Harry Monzon, winner of the PBBY Wordless Book Prize, shares with us his creative process, his role models in the industry and the benefit of recklessness.
How did you learn about the Wordless Book Prize?
I saw the call for submission for the Wordless Book Prize shared in the Facebook page of our org Ang Ilustrador ng Kabataan (Ang INK).
I joined because there was a deadline. I got some ideas for a picture book that lay formless in some of my notebooks and thought the contest is a good way of finishing something. Even if it didn’t win I’d still feel fulfilled that the little scrap of idea was turned into something.
Tell us something about Pagkatapos ng Unos ?
Our country catches an average of 20 typhoons each year and noticed there aren’t much that is written about this experience in this format.
Before the call for the wordless picture book was announced I was already thinking of a story inspired by the virtues of the people who were able to piece their life back together after a calamity.
Pagkatapos ng Unos is a story about the circumstances that we cannot control and how it can affect us is dependent on how we respond to it. In the story, for instance, the main character was left immobilized after losing his paddle. Had he not free the boat from the weight of his possessions he’ll be trapped in his own uncertainty and fear.
What is your creative process for Pagkatapos ng Unos?
I keep sketchbooks filled with fragmented drawings. I usually open these when I’m looking for something to work with. I found two sketches from two different pads that almost have the same imagery and remembered they go well with the type of story I wished of completing.
From those pieces I began creating more sketches that were similar in spirit, but did not really mind at that point if they made sense. After that, I outlined the story.
I took a break from it and did other things for a while. Taking my head away from it allowed me to adjust my vision and get a clearer view of what I’m doing.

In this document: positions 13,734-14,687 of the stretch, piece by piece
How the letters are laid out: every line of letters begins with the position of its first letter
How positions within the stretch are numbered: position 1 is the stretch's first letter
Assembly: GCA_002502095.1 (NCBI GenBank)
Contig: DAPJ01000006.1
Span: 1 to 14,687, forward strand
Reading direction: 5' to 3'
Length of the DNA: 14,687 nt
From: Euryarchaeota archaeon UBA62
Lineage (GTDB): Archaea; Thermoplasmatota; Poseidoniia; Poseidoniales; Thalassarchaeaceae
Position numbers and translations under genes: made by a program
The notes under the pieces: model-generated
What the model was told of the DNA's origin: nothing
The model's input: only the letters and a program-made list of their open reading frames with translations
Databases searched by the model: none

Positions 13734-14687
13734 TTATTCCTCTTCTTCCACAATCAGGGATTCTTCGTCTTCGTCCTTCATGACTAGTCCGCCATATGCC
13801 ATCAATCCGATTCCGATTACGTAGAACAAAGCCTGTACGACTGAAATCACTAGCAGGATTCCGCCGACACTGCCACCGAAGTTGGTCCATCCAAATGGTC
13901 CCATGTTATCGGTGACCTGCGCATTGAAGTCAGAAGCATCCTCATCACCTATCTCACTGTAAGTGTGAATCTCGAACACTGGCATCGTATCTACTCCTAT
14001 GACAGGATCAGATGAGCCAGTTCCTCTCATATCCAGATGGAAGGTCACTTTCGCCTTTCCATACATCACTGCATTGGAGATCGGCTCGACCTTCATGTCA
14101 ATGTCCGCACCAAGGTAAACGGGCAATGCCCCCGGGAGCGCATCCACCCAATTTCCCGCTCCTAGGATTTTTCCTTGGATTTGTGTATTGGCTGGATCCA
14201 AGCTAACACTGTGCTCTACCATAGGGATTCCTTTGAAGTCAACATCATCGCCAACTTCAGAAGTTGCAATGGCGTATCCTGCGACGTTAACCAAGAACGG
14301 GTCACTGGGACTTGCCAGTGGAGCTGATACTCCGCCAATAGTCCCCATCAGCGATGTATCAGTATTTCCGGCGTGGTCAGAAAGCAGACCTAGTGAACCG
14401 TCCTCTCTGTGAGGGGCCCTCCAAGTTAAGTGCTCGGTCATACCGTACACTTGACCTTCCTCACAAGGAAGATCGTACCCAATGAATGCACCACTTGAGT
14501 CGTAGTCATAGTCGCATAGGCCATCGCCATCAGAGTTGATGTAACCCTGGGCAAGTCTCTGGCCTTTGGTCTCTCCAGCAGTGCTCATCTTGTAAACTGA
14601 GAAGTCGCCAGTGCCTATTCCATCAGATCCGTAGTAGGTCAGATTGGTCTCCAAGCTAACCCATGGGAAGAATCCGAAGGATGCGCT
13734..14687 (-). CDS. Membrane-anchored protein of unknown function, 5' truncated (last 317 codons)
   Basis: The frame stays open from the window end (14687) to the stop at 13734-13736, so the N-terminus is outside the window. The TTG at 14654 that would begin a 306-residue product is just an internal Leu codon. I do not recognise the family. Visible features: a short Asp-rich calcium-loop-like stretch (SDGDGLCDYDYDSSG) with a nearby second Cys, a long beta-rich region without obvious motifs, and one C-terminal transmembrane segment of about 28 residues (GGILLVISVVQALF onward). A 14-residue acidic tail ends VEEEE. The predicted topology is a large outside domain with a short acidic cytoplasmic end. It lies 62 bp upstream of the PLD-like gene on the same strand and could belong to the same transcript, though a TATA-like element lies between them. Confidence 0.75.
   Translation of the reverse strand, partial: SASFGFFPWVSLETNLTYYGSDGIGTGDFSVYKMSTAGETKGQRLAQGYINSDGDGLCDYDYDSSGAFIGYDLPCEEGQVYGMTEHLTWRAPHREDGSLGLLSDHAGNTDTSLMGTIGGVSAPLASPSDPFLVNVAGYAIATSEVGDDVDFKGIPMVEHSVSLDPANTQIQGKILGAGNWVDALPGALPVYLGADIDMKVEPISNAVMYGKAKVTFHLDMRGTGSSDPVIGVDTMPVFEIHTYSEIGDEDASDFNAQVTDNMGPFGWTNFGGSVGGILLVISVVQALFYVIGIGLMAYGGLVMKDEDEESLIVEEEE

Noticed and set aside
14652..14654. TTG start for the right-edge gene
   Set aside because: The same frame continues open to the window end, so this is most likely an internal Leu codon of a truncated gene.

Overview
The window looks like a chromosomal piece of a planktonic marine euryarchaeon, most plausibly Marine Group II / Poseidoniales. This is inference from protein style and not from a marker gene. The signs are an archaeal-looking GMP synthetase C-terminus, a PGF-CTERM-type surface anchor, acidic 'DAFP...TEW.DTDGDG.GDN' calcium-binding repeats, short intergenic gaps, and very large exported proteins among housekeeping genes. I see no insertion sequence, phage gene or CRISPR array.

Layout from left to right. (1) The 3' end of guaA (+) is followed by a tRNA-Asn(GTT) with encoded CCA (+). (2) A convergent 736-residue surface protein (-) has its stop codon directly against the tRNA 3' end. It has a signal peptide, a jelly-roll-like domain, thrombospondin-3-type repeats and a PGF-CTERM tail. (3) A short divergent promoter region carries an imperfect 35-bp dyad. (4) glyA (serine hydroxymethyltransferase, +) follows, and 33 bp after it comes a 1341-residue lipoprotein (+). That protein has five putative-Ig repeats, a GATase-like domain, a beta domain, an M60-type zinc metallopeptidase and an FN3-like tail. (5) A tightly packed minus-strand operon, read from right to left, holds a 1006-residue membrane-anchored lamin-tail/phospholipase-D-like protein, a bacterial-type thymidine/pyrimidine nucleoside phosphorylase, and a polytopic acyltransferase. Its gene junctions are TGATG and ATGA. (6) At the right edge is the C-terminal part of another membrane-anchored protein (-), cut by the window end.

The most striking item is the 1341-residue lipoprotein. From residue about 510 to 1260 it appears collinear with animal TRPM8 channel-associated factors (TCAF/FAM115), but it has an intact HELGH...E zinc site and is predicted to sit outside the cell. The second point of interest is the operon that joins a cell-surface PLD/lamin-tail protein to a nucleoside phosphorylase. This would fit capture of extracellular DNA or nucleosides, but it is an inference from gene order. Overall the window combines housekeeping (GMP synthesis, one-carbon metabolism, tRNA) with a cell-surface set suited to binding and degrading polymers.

The observation of other wordless picture books familiarized me with how they work. Some of the wonderful books that I came across are The Farmer and the Clown by Marla Frazee and Pool by JiHyeon Lee. The absence of words transcends these books from their intended narrative. And because there is no one way of interpreting what is happening in the pictures they can form an intimate connection with the reader.
I wasn’t really keen on how I would end the story but focused more on how the scenes affect the ones next to it. I really think the planting in the end is cliché but with all the environmental issues we are facing, our nature’s deterioration is an inescapable fact. The tree is also used a countless times as a symbol for growth, and most of the time growth is a gift you can expect from having to go through a tribulation.
Who are your role models in your discipline or community? Why?
When I decided I wanted to pursue illustrating for children I often look at the works of Serg Bumatay. With all the details he put in his illustrations, you can easily immerse yourself in the story and find something different every time you go back.
I also follow the works of Jon Klassen. His works may seem minimal at an initial glance but there are nuances that can be endearing if you look closely.
Aside from them there’s a lot of talented Filipino artists that I drew inspiration from.
Who are you, as an artist?
There are countless instances where anxiety held me back from creating something. There’s an apprehension that what I'll do will turn out bad. But I realized that the bad is necessary to step up.
Going reckless has its own bright side. I often repeat artworks that I’m not contented with. Sure, there’s a waste of time and resources but there’s also the reward of being better than I originally was.
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